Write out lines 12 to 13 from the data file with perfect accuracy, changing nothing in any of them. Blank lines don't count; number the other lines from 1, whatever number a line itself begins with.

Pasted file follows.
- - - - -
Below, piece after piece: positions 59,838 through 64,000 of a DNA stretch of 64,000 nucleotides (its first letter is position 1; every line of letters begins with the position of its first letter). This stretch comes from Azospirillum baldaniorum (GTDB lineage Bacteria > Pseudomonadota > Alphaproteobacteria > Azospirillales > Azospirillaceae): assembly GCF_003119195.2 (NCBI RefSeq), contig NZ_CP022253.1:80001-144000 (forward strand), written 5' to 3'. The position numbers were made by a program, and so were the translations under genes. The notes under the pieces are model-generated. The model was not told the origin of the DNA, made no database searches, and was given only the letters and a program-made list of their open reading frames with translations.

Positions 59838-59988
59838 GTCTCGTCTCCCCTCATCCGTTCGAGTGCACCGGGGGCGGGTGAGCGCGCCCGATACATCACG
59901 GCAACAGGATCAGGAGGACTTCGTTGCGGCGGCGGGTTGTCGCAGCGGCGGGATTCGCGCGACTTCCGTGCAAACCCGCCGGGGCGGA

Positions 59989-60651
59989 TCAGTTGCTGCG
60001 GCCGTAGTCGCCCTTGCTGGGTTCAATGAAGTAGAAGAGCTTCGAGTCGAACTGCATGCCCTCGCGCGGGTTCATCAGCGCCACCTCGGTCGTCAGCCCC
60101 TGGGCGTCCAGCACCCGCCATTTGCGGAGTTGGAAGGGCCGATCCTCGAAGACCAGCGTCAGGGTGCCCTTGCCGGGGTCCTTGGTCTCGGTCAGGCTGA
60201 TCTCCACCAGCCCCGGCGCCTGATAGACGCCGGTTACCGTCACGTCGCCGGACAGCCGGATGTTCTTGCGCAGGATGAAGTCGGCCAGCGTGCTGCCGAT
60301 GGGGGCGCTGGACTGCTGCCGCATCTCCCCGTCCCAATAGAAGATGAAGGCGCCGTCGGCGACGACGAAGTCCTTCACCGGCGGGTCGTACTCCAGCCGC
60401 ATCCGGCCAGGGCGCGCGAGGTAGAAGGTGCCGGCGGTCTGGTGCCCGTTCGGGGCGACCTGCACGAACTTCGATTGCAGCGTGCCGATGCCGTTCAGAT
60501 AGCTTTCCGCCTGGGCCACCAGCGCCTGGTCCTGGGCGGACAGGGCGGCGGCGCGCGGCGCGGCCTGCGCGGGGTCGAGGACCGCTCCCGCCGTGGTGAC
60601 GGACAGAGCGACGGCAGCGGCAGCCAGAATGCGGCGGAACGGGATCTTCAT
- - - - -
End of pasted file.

60501 AGCTTTCCGCCTGGGCCACCAGCGCCTGGTCCTGGGCGGACAGGGCGGCGGCGCGCGGCGCGGCCTGCGCGGGGTCGAGGACCGCTCCCGCCGTGGTGAC
60601 GGACAGAGCGACGGCAGCGGCAGCCAGAATGCGGCGGAACGGGATCTTCAT